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High school hallway motion blur of students

AdLit 101

Over the first few years of school, it is crucial for children to master the basics of reading, from sounding out letters and words to making sense of whole books. If they don’t learn those skills — ideally by the time they finish the 3rd grade — they’ll stand little chance for success in later years. But while students may need the basics of literacy, the basics aren’t all they need.

For decades now, researchers have known that many children succeed in reading over the first few years of school only to experience a “4th grade slump,” setting them on course for years of academic frustration. In grades K-3, when teachers emphasize phonics and the reading of storybooks and other simple texts, most children make progress.

But when  teachers start giving them longer, more academic reading assignments — that is, when the emphasis shifts from “learning to read” to “reading to learn” — many students lose steam. 

Even if they’ve mastered the basics in the first few years of school, students still need to be taught how to make sense of the varied and increasingly difficult materials they encounter in the science, history, math, English, and other subject area classes that comprise the middle and high school curriculum.

Students need to learn how to write clear, compelling texts of their own. And they need to learn how to communicate effectively for many different audiences, both in and outside of school, using all sorts of tools, from pen and paper to the spoken word to the latest electronic media.

In short, literacy instruction remains every bit as important in middle school and high school as it is in grades K-3.

What’s being done to improve the teaching of reading and writing in the nation’s secondary schools? And what can you do to teach reading and writing more effectively in your classroom?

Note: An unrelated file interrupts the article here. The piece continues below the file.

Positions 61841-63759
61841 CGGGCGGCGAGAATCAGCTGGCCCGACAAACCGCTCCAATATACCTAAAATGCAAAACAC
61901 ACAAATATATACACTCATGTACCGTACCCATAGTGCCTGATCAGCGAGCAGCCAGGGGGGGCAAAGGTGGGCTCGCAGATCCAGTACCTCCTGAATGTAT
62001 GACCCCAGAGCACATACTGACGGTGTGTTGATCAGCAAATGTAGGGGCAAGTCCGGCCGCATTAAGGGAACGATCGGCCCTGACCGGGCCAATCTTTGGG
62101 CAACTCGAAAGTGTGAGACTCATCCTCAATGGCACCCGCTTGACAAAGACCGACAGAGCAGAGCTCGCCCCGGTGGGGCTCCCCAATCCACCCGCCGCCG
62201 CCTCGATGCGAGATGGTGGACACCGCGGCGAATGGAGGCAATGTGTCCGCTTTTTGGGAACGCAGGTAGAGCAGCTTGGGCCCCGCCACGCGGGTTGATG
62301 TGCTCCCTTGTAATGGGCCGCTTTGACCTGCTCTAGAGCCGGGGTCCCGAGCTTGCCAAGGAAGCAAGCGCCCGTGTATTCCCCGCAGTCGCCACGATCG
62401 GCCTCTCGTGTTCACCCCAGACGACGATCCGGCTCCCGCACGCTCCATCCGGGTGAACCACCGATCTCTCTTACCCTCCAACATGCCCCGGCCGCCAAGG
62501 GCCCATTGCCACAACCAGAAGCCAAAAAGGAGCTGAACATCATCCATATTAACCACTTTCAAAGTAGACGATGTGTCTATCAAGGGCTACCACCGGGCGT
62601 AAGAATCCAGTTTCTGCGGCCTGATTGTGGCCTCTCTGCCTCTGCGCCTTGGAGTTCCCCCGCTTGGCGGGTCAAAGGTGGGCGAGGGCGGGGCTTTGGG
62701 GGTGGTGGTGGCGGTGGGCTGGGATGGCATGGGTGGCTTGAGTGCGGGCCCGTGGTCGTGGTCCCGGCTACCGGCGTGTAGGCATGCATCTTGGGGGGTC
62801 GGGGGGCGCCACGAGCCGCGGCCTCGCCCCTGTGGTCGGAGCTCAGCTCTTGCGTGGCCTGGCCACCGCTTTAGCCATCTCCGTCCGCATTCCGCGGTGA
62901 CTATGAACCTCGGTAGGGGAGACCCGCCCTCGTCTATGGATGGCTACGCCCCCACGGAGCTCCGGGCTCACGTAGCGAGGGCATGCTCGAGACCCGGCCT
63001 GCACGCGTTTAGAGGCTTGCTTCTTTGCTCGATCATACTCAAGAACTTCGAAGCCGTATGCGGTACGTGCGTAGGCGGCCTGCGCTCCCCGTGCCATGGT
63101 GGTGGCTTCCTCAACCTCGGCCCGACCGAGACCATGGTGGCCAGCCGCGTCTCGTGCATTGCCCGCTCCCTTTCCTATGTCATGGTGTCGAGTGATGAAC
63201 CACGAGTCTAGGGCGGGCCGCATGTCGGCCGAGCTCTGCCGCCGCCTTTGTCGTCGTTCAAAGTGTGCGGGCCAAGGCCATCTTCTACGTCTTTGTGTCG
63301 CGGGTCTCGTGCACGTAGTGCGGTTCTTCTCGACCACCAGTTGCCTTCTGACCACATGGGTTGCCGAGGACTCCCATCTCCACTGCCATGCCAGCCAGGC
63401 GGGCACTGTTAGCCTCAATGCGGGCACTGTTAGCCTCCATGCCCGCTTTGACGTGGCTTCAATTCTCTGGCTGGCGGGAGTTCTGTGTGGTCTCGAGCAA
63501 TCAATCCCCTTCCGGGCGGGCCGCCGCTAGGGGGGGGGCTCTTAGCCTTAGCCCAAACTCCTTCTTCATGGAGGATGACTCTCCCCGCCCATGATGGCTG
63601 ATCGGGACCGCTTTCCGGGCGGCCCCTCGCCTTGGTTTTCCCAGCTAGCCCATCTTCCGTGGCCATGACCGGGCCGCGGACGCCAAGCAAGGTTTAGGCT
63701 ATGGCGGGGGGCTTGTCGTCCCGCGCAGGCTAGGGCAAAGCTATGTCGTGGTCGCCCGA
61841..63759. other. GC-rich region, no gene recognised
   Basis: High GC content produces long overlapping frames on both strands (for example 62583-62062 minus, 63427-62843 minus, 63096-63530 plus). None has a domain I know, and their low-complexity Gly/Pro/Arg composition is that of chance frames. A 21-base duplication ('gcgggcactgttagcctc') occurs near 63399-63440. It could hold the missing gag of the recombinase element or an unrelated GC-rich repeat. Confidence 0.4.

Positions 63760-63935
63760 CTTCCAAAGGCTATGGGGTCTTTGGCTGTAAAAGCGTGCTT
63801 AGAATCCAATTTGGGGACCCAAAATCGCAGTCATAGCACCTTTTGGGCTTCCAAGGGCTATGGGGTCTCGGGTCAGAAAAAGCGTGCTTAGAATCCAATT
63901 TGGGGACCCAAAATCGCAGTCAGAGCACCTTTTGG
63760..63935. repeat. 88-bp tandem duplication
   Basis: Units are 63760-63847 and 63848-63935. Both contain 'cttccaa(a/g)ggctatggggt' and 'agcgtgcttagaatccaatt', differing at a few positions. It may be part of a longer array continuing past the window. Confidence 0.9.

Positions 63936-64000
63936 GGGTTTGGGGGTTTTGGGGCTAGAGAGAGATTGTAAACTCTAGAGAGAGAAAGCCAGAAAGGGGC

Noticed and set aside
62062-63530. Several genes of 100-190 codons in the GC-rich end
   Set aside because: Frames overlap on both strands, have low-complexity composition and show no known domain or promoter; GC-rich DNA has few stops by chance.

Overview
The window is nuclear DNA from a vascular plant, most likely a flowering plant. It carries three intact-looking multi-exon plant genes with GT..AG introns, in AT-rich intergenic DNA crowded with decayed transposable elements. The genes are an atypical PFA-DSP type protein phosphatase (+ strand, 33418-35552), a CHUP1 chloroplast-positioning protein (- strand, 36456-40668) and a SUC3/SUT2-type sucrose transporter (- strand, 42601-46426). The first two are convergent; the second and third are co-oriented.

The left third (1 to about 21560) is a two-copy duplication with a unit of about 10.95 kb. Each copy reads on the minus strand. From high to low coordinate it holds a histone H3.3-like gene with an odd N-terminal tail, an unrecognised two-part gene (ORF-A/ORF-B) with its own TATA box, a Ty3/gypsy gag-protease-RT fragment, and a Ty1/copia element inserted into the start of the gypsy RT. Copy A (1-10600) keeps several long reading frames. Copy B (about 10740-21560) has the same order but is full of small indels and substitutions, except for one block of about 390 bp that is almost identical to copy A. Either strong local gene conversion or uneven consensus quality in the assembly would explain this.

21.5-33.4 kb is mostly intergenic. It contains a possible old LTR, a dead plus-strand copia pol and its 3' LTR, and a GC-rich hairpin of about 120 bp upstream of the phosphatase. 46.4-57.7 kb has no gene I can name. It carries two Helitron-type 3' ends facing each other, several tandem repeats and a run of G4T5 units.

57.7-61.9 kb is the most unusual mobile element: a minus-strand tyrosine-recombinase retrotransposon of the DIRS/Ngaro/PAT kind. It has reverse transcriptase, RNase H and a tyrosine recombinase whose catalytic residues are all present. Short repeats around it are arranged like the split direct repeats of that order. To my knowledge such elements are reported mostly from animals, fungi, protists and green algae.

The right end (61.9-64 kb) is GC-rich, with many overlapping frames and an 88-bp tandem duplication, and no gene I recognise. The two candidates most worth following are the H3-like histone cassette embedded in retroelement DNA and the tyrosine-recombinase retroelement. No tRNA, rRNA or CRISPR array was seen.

AdLit 101 is designed to help you get up to speed on recent research and policy developments, to give you some practical advice on teaching reading and writing, and to point you toward a wide range of additional resources.

 

High school hallway motion blur of students

The Scope of the Adolescent Literacy Crisis

In the U.S., about 500,000 students drop out every year, frustrated and discouraged with school. And many of the kids who stay in school lack basic literacy skills — federal data tells us that only 34 percent of 8th graders read and write at a proficient level. The statistics for low-income students, students of color, and students with disabilities are even more alarming.

Middle school student at home reading school text

Why Some Students Have Difficulty Reading

Students may be struggling with word study, fluency, vocabulary, comprehension — or even motivation. It’s key to figure out where students are with their literacy skills, what kinds of support they need, and to see them as individuals.

 

Male Latino teacher discussing assessment results with male Latino student

Literacy Assessment

Every school should do an initial screening to check on student reading skills at the beginning of each semester or school year. And every teacher should continue to check on students’ progress throughout the year, in order to see whether those kids need more ongoing support.

Black male high school teacher helping Black male student in class

Essentials of Literacy Instruction

Get the basics on effective practices in teaching word study, fluency, vocabulary, comprehension, motivation, writing, and content area literacy.

stack of open journals in a library

Research, Reports, and Guides

The adolescent literacy research reports gathered here are among the most important and frequently referenced. We hope this material is especially useful for policymakers, researchers, graduate students, curriculum developers, and school administrators.